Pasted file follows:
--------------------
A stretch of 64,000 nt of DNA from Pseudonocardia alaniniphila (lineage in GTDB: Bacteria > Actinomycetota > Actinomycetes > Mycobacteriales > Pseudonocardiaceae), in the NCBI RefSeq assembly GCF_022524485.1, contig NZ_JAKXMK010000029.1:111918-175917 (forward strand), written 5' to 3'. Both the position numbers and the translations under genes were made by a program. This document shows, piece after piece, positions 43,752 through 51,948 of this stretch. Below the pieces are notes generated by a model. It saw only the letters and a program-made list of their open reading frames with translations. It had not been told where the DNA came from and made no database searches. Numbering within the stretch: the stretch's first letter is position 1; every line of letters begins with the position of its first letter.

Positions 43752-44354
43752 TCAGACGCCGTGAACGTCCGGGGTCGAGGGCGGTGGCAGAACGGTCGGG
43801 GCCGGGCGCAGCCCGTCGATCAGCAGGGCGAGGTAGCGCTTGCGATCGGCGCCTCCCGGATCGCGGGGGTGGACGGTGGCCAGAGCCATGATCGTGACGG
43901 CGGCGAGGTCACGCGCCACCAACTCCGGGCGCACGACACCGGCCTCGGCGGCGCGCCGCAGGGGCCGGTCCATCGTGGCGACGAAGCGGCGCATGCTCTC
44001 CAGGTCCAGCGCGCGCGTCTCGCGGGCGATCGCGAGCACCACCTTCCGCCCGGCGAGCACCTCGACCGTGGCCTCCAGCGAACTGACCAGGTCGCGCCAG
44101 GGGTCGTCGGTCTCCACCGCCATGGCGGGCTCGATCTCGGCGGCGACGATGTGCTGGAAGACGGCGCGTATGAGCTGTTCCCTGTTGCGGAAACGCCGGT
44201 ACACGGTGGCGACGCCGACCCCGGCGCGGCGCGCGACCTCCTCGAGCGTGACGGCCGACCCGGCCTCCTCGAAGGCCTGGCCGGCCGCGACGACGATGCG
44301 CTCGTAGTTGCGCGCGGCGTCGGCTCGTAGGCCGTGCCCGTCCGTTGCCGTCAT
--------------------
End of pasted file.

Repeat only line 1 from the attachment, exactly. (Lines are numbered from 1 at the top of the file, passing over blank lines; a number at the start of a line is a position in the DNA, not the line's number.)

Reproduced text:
A stretch of 64,000 nt of DNA from Pseudonocardia alaniniphila (lineage in GTDB: Bacteria > Actinomycetota > Actinomycetes > Mycobacteriales > Pseudonocardiaceae), in the NCBI RefSeq assembly GCF_022524485.1, contig NZ_JAKXMK010000029.1:111918-175917 (forward strand), written 5' to 3'. Both the position numbers and the translations under genes were made by a program. This document shows, piece after piece, positions 43,752 through 51,948 of this stretch. Below the pieces are notes generated by a model. It saw only the letters and a program-made list of their open reading frames with translations. It had not been told where the DNA came from and made no database searches. Numbering within the stretch: the stretch's first letter is position 1; every line of letters begins with the position of its first letter.